Paranoia or how to timely discover market disruption

How to timely discover market disruption

December 1, 2016 was a special day. The Rolling Stones informed the world that they are to release a new album. Rather than launching more of their own rock & roll, they announced to honor blues songs that were the sources of their own inspiration. The older you get, the fresher your memories from the days of your youth, right?


Reading this I had two thoughts:

1.              The Rolling Stones had been disruptors in their youth

2.              What source of inspiration would I honor in my next blog?


This led me to think of the best management book I have ever read: The Innovator’s Dilemma by Clayton Christensen (1997). Indeed, the key theme of the book provides the subliminal link to The Rolling Stones: it is about Disruptive Innovation.


Disruptive innovation happens in any industry and redefines an industry order


Put simply, the core idea of disruptive innovation is that when a new technology emerges in an established industry, the current market leader operating the old technology will not be the innovator driving this change. In a convincing number of cases, Christensen shows that a new company will drive change, leaving the old guard far behind. Examples are many. Think of:

  • mechanical excavators (Caterpillar) that suddenly were made obsolete by hydraulic excavators (Hyundai),
  • large copy machines (Xerox) that were surprised by office table copiers (Canon),
  • film-based photography (Kodak) that was wiped out by digital (e.g. Olympus)
  • fixed line telephones that were replaced by mobile network phones (initially e.g. Nokia)
  • AirBnB versus classical hotel chains
  • Uber versus taxi companies


The common themes were and are:

  • old and established, large and leading companies have too much inertia to embrace new technologies – losing the growth markets to new entrants rather than to direct competitors
  • new entrants are overlooked because they tend to innovate with products with (initially) inferior functional characteristics and at a much lower price. This triggers the market leader’s complacent arrogance: our customers will never buy such an inferior product…


Disruptive innovation as a challenge to market intelligence professionals


Christensen in his book shows empathy with our profession. As comforting principle of disruptive innovation he phrases that markets that do not exist cannot be analyzed. Those attempting to do so – and many have – prove to have dismal track records. IBM once reportedly estimated the global market for PCs at less than a thousand. Kodak held the key patents for digital photography but failed to properly value them and thus missed the picture. Xerox tinkered on to make their large copier monsters ever more efficient but inevitably also increasingly inconvenient to use.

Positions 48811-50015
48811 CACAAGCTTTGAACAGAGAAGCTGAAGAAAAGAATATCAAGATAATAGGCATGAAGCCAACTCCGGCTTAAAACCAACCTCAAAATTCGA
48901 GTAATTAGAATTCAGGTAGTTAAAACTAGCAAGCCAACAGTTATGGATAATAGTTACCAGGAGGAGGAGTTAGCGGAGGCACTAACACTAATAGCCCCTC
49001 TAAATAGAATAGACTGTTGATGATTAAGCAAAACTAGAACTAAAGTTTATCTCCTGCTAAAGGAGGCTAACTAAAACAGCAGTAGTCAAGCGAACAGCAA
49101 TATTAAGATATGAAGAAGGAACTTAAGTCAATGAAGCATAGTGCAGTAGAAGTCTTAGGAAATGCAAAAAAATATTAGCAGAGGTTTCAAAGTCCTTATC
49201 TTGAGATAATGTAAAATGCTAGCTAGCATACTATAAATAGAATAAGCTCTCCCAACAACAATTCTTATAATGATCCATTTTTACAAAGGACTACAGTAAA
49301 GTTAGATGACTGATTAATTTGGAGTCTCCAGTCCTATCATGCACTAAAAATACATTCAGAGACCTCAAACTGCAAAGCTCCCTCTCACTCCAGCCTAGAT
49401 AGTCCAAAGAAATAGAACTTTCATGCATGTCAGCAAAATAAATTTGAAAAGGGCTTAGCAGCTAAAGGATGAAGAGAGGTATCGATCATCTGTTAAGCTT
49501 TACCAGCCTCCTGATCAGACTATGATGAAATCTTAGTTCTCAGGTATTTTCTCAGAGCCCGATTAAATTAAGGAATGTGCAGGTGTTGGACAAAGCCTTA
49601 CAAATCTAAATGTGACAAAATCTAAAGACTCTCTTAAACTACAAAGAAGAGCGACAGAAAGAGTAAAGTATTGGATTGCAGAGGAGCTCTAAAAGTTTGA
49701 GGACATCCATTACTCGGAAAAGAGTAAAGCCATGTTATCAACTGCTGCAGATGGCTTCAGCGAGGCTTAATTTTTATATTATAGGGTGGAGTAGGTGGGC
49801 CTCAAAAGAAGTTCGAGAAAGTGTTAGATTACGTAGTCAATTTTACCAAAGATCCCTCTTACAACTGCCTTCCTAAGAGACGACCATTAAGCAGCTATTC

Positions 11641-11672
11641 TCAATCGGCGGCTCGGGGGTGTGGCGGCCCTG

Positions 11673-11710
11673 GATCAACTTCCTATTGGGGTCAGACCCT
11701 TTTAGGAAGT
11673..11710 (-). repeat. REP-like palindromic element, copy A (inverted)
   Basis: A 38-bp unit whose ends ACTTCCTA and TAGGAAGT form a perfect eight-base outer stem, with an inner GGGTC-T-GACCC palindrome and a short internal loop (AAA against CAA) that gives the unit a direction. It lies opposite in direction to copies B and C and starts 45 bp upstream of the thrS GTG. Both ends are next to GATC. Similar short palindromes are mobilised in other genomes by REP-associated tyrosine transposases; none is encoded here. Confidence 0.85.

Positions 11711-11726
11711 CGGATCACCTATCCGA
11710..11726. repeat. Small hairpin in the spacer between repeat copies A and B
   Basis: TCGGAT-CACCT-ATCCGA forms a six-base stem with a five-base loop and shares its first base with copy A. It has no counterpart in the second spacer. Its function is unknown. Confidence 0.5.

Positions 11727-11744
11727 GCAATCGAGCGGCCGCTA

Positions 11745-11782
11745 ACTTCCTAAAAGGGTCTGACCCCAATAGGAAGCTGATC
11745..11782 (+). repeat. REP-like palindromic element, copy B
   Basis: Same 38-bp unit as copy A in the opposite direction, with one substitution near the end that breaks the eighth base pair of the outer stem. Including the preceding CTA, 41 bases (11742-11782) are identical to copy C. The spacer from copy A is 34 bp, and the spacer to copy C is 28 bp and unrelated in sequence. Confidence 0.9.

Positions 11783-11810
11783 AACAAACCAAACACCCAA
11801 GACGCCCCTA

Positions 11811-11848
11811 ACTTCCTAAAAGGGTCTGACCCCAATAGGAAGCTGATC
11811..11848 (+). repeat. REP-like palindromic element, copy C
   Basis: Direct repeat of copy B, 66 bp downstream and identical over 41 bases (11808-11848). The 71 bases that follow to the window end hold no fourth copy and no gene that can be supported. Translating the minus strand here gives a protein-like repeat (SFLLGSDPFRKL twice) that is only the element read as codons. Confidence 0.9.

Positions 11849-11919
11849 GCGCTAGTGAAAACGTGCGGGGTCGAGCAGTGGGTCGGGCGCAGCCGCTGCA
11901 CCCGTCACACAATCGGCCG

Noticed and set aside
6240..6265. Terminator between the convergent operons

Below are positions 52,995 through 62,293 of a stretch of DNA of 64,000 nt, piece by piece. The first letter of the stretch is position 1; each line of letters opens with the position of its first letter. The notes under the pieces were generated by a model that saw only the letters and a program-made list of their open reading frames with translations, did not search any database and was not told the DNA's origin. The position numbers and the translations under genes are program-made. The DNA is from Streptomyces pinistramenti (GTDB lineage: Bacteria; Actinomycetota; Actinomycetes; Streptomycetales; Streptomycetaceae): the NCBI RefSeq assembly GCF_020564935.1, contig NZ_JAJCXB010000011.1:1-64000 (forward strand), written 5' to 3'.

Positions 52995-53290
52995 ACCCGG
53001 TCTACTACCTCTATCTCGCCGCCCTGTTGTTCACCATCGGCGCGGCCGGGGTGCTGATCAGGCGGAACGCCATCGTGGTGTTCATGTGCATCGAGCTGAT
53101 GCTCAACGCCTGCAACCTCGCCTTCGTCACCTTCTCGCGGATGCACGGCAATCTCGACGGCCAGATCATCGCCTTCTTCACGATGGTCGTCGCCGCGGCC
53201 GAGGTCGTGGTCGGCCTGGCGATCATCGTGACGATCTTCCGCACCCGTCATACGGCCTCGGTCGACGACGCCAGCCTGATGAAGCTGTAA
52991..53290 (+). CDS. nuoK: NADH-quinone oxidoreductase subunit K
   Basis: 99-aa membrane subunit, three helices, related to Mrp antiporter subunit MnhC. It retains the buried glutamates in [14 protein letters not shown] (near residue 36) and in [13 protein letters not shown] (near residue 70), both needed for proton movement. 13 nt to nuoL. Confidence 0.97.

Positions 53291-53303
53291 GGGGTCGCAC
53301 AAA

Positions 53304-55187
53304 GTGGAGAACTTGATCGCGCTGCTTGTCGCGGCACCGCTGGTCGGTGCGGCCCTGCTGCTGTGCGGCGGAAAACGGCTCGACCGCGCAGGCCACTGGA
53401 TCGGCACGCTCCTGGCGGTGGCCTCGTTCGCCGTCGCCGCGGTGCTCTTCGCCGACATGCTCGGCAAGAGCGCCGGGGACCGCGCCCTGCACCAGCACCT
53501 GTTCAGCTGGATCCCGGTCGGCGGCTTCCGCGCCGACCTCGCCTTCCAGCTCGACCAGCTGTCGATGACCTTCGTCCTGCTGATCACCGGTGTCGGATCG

In contrast, Canon identified that most copy machine office users for most of the time didn’t need efficiency as they only made one or two copies. What they really needed was the convenience of having a slow but nearby personal copier. Xerox’s key product performance indicator was a multiple of hundreds of copies per minute. The first Canon only made two per minute. What Canon ensured was that “now everybody can copy”. This resembles how low-fare simple service airline Air Asia ensured that “now everybody can fly”. In doing so, it disrupted the cash flow of higher-fare full service airlines like Malaysian and Thai.


How to timely identify future disruptors of your industry?


There are no easy answers here. If there would be easy answers, the track record of industry leaders in timely identifying the value of (low-end) disruptive technologies would be much better. I refrain from making bold how-to statements myself, but I do like to share two quotes that I believe well reflect the open mindset that is required to identify disruptors and timely awaken your company to the emerging change:


“Only the paranoid survive”. (Andy Grove, Former Intel CEO)


Tentativeness in action can mean being cut out of markets, perhaps not by traditional competitors but by companies never heard of 24 months ago”. (Jack Welch, CEO GE, 2000)


My conclusion is that in our profession we need two lenses. We need to keep a vigilant eye on the devils we know, who through strategic convergence look so much like us that we call them competitors. In addition, we need to spot the new small kids on the other block that may understand our customers needs differently (often: better) serving them in non-traditional and – initially – funny ways. Just like The Rolling Stones who initially were also viewed as ridiculous and ugly, but probably became the world’s single most selling and enduring pop band ever…



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